Gary Soto is known for a body of work that deals with the realities of growing up in Mexican-American communities; in poems, novels, short stories, plays and over a two dozen books for young people, Soto has recreated the world of the barrio, the urban, Spanish-speaking neighborhood where he was raised, bringing the sights, sounds and smells vividly to life within the pages of his books. Soto’s poetry and prose focus on everyday experiences while evoking the harsh forces that often shape life for Chicanos, including racism, poverty, and crime. In his writing, as Raymund Paredes noted in the Rocky Mountain Review, “Soto establishes his acute sense of ethnicity and, simultaneously, his belief that certain emotions, values, and experiences transcend ethnic boundaries and allegiances.” Soto himself has said that “as a writer, my duty is not to make people perfect, particularly Mexican Americans. I’m not a cheerleader. I’m one who provides portraits of people in the rush of life.” Soto has received high praise for his poetry—his collections have been finalists for the Pulitzer Prize and the National Book Award, and he has received a Nation/Discovery Award and the Levinson Award from Poetry. However, Soto is perhaps best known and most beloved as a writer for children and young adults. Exploring universal themes like alienation, family life, and choices, Soto’s work for young and adolescent readers has been praised for its honest portrayal of communities too often relegated to the margins of American life. He has received many awards for his work as a children’s author, including awards from the National Education Association and the PEN Center. He is a recipient of the Tomas Rivera Prize.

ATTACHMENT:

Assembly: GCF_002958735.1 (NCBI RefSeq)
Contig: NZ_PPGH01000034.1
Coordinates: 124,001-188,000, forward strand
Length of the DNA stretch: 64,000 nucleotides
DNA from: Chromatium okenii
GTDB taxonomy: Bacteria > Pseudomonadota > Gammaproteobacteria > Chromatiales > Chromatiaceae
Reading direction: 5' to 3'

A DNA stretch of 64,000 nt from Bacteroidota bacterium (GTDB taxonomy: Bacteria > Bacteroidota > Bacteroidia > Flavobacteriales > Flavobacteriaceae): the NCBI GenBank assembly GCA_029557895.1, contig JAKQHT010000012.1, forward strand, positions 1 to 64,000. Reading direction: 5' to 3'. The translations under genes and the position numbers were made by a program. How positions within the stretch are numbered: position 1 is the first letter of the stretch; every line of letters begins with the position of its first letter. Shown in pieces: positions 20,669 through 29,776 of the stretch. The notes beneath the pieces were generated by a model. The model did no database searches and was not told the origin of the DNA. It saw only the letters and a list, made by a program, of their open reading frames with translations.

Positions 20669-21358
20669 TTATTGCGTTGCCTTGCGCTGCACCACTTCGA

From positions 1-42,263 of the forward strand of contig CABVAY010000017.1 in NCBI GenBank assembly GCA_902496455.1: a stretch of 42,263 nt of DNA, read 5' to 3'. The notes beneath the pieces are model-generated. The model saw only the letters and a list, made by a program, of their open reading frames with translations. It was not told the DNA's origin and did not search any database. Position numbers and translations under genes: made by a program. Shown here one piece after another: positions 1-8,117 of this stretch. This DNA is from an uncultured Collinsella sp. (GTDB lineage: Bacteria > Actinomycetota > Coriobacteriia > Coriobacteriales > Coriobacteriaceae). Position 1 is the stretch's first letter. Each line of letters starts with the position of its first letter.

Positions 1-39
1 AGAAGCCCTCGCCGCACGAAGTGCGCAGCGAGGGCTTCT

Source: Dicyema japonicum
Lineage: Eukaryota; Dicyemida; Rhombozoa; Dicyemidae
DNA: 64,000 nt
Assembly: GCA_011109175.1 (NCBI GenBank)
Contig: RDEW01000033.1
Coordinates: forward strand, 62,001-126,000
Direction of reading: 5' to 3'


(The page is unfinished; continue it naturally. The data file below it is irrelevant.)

Gary Soto was born in Fresno, California in 1952 to working-class parents who often struggled to find work. Soto worked in both the fields of San Joaquin and the factories of Fresno as a young man; though he did not excel in school, by the time he was an adolescent Soto admits to having discovered the work of Ernest Hemingway, John Steinbeck, Jules Verne, and Robert Frost. “In short,” he has said, “I was already thinking like a poet, already filling myself with literature.” Soto went on to college at Fresno City College and California State University-Fresno, where he earned a BA in English in 1974. While at Fresno, Soto studied with the poet Philip Levine whose sharp portrayals of working-class subject matter influenced Soto’s own poetry. Other influences from this period include Edward Field, James Wright, Pablo Neruda and Gabriel Garcia Marquez. Soto earned an MFA from the University of California-Irvine in 1974. His first book, The Elements of San Joaquin (1977), offers a grim portrait of Mexican-American life. His poems depict the violence of urban life, the exhausting labor of rural life, and the futility of trying to recapture the innocence of childhood. The book was awarded the United States Award from the International Poetry Forum and published in the Pitt Poetry Series.